What Is Integration? began a quote series from Education for Human Flourishing: A Christian Perspective* (Paul D. Spears and Steven R. Loomis, InterVarsity Press, 2009). Below’s a section from Chapter 1 where Spears and Loomis establish their understanding of biblical anthropology.
We have argued that human beings are composed of a material body and an immaterial soul, and that the soul directs the body’s actions ultimately through its rational capacities. The development of these rational capacities through a life of study most effectively allows humans to pursue excellence, by which we mean actions that best enable them to obtain their most proper state. Through education, we are able to understand who we are and how to seek our proper end, which ultimately leads to our happiness. When we think about the life of study and how it can increase our own and our students’ happiness, this resonates with us as educators. Giving others the opportunity to become happy is a rewarding experience.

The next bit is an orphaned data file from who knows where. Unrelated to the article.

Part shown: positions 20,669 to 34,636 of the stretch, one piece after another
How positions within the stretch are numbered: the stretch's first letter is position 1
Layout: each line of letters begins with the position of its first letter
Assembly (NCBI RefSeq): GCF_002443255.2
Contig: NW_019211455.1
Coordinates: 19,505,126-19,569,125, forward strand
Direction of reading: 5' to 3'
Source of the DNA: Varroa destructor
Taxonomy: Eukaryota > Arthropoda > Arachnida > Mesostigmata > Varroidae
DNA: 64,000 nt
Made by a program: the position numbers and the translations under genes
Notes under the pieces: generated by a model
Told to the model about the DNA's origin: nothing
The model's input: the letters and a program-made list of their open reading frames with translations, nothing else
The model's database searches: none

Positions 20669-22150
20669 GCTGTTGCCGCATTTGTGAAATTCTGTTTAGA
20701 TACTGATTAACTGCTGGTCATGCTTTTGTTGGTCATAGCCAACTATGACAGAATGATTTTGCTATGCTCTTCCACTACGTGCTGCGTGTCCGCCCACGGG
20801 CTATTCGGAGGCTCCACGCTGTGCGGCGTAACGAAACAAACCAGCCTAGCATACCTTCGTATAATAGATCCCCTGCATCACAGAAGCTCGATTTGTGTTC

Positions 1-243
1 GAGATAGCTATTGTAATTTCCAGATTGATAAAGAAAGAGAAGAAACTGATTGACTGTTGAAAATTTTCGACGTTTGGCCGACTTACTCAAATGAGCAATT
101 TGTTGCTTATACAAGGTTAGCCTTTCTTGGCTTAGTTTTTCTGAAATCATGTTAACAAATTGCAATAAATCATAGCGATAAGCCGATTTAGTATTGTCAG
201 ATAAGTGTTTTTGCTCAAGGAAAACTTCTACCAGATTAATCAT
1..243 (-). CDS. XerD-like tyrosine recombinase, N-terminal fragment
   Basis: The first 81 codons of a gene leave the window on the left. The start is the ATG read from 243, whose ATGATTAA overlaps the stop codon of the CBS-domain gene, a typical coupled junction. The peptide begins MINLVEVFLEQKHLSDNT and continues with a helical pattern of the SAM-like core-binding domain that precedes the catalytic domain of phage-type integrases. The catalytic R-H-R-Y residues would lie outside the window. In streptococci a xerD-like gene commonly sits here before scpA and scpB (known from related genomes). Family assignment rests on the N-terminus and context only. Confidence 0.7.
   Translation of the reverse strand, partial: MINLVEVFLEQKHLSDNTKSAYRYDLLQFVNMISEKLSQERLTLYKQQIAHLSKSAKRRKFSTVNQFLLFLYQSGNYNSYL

In a limited sense teleology can enable us to help ourselves and others be more satisfied with our current existence. However, classical teleologies are constrained by a limited viewpoint, that is, from a human perspective alone. Classical teleology is eminently superior to a physicalist view of human beings; however, compared to a robust Christian theological anthropology, it falls far short. — p. 64.
Questions to ponder: Spears and Loomis contend for the foundational role of theology in the anthropology needed to engage educational pedagogy and curricular paradigms. Do you agree? How does your anthropology align (or overlap) with the one the authors advance?